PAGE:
365 days, 195 countries, 1300+ species of bats.
Now, that would be completely unrealistic but the Big Bat Year is merely an attempt at reaching those ludicrous numbers.
As every Big Year, the goal is to try to see as many species of possible over the course of one calendar year. My playground? The World. However, I will be restricting myself to 33 countries. The target species? Bats. Hundreds of them.
There are a few differences with a bird big year though as bats and birds differ quite strongly in some regards.
First, the bat diversity is much lower, hence less travel is needed. Second, they are nocturnal, but the days can be spent looking for roosts / visiting caves / resting.
Using a simple R script (more details on that soon), I selected the countries where I could encounter the most species to limit unnecessary travel. Additionally, because there are much fewer localised bat species than bird species, travel within a country will be limited. Spending more nights in one location, covering all habitats is better than trying to visit as many locations as possible.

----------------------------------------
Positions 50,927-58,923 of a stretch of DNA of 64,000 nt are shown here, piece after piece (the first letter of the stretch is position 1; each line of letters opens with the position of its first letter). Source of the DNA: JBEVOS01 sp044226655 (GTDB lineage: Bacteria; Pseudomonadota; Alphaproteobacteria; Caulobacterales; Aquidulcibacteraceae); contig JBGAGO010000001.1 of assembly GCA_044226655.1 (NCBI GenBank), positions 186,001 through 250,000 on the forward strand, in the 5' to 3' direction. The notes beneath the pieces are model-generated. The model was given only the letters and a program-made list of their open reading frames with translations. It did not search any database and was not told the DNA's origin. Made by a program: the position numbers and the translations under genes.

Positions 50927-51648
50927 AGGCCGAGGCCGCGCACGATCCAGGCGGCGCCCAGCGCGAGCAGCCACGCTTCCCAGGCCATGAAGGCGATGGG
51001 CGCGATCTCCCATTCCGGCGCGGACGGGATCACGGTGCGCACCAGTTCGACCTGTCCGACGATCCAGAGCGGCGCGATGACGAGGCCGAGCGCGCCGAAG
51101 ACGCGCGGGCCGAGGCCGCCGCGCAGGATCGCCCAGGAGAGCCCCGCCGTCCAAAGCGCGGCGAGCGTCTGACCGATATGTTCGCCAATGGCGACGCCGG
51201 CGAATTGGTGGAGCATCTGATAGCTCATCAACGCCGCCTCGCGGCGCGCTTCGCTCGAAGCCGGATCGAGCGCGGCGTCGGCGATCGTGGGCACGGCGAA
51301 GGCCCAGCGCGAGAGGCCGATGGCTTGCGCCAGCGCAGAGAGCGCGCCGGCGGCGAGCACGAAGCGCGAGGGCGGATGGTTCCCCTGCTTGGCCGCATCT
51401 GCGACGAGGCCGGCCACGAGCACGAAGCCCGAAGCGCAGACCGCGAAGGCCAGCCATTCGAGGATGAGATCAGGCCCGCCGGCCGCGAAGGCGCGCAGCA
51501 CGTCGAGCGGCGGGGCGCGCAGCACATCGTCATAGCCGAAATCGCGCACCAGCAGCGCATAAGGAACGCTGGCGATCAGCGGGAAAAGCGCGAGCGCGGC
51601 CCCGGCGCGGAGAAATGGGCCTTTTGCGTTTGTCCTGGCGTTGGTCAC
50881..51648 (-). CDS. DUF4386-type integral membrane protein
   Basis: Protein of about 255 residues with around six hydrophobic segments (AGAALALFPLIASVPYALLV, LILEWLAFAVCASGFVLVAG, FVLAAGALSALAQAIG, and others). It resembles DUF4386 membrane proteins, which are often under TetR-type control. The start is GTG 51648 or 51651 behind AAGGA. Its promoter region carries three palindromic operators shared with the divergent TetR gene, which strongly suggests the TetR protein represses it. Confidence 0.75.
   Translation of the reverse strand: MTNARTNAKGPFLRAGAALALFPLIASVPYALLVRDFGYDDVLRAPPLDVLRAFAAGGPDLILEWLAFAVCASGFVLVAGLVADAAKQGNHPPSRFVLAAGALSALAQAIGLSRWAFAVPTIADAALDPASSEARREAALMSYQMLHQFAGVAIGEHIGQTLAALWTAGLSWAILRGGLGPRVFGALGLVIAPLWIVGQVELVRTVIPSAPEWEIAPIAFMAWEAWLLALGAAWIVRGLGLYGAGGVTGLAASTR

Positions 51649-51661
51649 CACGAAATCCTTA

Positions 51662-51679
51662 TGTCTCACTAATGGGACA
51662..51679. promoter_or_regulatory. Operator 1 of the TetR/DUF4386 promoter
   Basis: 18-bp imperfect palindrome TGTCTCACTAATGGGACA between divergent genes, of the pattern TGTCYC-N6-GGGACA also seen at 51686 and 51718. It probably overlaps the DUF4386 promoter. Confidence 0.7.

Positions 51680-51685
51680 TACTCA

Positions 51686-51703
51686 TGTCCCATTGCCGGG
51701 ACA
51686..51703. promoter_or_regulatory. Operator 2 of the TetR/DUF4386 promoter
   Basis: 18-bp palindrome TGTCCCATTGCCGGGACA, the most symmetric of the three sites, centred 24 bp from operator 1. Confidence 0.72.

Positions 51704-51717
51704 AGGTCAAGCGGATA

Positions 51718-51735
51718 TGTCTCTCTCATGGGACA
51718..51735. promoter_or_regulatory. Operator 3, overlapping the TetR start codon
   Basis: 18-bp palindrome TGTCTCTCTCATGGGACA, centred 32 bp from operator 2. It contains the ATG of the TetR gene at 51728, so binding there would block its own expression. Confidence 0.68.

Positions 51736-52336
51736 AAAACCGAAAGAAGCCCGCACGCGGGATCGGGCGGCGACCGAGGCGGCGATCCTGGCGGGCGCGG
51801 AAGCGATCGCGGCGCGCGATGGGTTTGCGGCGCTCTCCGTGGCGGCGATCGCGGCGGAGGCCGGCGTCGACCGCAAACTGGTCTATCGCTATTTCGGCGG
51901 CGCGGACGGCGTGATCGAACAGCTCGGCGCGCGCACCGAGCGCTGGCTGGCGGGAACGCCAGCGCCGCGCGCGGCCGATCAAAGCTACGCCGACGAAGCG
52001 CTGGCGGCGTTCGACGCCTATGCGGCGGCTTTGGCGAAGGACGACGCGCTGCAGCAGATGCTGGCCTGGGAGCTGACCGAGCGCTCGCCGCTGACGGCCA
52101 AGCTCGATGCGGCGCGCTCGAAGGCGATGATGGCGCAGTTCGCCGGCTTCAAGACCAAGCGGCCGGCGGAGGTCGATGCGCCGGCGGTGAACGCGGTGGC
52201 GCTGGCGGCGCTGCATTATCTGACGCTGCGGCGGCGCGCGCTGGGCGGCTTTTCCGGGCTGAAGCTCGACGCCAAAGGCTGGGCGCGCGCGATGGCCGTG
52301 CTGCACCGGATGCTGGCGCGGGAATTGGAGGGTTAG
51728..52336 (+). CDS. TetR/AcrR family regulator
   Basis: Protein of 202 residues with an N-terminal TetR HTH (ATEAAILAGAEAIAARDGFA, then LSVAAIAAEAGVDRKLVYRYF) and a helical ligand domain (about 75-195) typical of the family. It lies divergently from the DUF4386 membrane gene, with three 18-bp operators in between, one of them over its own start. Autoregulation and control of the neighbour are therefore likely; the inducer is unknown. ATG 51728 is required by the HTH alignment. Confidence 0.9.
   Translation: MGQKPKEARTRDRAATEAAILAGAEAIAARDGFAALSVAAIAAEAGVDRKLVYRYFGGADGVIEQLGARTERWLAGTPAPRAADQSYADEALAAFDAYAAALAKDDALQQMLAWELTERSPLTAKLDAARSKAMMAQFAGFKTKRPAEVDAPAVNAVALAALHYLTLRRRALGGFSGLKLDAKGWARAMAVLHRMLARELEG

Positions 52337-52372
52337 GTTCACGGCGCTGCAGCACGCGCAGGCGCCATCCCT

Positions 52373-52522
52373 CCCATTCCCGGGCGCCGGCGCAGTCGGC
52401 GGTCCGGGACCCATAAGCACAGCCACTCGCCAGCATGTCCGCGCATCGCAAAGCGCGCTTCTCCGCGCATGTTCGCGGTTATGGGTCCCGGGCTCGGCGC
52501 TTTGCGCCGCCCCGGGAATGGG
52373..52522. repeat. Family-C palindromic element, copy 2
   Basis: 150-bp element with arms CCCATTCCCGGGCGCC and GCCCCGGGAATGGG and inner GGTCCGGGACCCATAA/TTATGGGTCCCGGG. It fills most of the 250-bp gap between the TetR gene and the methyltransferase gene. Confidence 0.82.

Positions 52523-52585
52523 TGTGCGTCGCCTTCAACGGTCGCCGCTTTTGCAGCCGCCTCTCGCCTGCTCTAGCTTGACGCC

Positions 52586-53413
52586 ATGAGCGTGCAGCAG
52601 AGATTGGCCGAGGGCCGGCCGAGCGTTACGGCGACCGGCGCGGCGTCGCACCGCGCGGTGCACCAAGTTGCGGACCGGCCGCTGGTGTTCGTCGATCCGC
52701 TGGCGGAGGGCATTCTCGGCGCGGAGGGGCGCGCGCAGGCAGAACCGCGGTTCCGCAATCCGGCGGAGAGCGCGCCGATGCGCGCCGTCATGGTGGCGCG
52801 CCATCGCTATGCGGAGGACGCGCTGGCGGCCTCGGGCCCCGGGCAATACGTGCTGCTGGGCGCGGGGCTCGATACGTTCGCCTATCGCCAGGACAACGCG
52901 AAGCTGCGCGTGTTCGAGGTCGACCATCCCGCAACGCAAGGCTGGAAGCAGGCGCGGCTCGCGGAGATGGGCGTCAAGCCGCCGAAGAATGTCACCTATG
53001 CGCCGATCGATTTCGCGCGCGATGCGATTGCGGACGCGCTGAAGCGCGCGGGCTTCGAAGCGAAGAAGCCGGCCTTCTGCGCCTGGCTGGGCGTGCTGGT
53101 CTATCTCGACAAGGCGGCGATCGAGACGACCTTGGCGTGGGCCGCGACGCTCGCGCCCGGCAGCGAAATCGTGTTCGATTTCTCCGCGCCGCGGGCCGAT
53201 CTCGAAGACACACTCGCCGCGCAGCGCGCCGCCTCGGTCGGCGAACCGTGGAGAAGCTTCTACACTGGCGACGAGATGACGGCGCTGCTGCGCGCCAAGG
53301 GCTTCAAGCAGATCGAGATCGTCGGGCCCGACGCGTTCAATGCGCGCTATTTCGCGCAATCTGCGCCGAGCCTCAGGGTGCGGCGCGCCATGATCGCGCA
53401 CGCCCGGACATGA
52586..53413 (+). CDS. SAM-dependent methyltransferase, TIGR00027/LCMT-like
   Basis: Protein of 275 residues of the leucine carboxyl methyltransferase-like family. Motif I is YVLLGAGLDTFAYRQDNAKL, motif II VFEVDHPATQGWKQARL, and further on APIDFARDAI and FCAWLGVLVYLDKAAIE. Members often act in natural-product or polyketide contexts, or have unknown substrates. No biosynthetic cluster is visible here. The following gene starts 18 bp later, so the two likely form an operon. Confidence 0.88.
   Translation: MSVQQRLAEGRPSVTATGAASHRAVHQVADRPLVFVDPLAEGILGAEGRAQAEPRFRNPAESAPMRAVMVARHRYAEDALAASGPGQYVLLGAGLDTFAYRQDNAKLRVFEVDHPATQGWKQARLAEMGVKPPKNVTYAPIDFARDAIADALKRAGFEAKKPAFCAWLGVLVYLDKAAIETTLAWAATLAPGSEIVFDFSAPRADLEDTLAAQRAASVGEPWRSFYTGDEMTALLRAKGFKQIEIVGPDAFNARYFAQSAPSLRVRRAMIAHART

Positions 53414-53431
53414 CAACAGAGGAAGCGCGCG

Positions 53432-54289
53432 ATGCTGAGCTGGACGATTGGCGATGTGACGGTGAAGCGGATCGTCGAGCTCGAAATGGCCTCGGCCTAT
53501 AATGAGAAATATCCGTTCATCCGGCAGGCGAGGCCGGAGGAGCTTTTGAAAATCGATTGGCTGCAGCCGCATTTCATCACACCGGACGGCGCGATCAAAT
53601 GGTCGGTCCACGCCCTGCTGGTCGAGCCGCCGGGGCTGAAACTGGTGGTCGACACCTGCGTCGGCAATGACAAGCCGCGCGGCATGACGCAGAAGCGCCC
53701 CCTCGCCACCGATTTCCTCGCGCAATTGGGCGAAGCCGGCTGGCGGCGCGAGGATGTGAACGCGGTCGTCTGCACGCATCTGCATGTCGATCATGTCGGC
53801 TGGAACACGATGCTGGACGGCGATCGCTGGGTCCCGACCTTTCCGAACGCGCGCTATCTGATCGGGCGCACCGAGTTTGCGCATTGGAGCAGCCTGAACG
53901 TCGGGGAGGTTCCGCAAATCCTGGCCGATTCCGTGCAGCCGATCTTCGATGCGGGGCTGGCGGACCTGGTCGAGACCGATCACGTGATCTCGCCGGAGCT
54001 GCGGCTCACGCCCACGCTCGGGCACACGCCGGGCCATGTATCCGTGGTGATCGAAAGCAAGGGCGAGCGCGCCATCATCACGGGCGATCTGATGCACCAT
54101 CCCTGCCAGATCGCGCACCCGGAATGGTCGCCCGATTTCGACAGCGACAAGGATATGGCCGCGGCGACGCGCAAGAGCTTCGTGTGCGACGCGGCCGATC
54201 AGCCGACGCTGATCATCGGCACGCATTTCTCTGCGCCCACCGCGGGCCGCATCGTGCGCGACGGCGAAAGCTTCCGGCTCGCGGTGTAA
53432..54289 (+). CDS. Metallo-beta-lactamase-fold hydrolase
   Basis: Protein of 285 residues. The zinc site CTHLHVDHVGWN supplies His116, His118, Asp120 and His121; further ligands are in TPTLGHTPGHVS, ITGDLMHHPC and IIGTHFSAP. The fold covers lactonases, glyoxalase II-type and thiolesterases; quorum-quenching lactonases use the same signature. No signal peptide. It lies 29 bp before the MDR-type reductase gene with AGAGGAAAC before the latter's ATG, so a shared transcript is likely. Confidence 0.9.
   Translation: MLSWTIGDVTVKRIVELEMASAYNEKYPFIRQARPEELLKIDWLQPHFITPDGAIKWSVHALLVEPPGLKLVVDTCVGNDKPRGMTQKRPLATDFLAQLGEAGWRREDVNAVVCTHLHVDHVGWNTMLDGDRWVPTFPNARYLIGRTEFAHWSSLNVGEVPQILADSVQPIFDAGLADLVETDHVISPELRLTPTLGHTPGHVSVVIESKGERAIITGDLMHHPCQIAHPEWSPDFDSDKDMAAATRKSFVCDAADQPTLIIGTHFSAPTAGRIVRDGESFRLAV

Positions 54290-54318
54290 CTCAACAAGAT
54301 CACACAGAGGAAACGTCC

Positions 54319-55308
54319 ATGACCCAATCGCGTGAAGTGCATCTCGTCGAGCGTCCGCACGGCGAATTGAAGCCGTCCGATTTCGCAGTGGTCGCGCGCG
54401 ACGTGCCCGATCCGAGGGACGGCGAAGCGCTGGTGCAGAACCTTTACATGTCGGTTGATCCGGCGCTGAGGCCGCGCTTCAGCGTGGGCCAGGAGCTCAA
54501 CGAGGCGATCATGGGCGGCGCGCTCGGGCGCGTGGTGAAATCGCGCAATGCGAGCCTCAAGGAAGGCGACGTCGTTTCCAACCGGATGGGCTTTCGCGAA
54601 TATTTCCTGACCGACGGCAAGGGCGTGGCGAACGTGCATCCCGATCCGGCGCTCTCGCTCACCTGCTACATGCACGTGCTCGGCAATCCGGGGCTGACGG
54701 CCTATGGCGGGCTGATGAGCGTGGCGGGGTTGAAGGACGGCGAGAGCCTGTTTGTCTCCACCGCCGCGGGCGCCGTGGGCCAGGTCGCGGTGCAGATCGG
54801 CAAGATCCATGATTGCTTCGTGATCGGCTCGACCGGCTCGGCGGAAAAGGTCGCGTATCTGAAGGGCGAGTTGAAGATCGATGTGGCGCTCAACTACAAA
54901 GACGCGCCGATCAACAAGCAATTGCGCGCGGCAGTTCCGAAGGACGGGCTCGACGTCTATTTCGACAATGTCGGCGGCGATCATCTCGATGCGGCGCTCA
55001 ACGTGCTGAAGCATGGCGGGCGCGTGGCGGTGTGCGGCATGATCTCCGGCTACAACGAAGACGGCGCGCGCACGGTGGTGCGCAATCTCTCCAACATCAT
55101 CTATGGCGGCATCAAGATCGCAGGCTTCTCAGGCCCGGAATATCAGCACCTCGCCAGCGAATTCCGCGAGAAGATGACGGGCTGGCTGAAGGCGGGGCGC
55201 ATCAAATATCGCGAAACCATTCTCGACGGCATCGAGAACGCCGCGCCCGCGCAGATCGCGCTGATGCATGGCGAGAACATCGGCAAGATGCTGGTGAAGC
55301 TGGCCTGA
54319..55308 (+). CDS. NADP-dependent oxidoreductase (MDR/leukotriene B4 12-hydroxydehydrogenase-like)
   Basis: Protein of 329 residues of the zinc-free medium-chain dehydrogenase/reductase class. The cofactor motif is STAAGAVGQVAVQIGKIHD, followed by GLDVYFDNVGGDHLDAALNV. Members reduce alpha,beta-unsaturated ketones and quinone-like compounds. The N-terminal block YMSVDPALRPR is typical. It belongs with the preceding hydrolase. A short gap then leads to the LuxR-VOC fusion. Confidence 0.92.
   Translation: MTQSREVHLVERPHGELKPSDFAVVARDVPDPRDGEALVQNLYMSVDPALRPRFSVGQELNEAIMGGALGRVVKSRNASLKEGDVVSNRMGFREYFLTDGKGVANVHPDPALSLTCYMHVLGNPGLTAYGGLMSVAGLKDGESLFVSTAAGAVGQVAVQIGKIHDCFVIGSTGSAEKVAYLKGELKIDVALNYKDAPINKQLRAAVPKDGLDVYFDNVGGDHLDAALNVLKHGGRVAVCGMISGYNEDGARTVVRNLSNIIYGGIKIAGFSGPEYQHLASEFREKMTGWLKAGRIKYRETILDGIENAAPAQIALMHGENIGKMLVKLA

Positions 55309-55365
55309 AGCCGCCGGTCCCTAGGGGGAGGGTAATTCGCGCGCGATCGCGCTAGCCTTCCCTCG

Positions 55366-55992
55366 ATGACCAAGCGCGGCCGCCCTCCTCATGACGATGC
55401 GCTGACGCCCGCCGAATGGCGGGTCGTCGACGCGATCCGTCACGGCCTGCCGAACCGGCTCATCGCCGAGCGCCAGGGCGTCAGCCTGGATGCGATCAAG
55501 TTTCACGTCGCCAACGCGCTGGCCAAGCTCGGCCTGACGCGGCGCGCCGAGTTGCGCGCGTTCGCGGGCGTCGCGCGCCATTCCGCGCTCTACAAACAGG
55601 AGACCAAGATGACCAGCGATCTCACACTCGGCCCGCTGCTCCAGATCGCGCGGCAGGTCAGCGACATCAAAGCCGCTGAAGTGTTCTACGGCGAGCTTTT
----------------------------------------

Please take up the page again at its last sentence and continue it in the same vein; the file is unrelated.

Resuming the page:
In South America for example, many species are widespread but rare, to the contrary of birds, making detectability the limiting factor rather than geographical distribution.
You might be wondering how this relates to conservation. Well, big years are popular, the keenest birders amongst you will know that. For Noah’s 2015 and Arjan’s 2016 big years, they even managed to get the attention of the mainstream media.
That is a great opportunity to convey the importance of bat conservation to a large audience.
In other words, it is all about promoting bat conservation from a unique angle, here by giving bats a voice (one we can hear, without any special equipment this time).